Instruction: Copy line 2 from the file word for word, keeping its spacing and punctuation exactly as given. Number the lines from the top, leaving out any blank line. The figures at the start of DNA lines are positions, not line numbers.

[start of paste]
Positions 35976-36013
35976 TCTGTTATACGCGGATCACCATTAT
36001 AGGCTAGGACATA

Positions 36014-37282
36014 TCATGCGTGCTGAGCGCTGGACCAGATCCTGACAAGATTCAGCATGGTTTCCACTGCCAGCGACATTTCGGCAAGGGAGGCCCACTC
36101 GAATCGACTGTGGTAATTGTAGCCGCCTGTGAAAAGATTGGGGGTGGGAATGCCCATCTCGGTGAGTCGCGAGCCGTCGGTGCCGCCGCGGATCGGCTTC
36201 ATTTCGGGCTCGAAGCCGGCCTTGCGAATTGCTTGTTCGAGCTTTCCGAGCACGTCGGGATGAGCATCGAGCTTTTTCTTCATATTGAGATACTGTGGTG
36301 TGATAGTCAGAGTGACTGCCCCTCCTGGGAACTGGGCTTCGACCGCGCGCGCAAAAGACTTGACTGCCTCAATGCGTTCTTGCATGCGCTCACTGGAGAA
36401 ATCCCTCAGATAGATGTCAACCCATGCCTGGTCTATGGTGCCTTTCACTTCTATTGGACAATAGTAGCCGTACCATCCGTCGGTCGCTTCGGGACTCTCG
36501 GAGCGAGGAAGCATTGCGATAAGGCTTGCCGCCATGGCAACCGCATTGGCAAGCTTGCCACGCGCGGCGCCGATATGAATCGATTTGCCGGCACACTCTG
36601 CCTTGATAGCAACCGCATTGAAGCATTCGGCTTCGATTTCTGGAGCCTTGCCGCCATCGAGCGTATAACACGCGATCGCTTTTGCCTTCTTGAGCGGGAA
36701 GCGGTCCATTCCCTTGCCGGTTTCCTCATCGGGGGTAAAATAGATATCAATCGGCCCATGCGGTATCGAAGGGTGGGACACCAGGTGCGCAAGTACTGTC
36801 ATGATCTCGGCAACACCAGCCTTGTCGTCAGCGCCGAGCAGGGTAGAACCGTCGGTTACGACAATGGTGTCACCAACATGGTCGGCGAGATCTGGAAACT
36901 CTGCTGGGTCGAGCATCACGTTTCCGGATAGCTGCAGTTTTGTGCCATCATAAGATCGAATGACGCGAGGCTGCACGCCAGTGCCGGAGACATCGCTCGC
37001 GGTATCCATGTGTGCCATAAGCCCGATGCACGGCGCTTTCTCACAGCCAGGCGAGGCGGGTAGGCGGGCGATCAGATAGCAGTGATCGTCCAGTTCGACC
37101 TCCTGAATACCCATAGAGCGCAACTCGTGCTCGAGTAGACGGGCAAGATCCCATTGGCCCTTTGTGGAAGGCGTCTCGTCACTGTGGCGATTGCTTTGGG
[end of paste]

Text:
35976 TCTGTTATACGCGGATCACCATTAT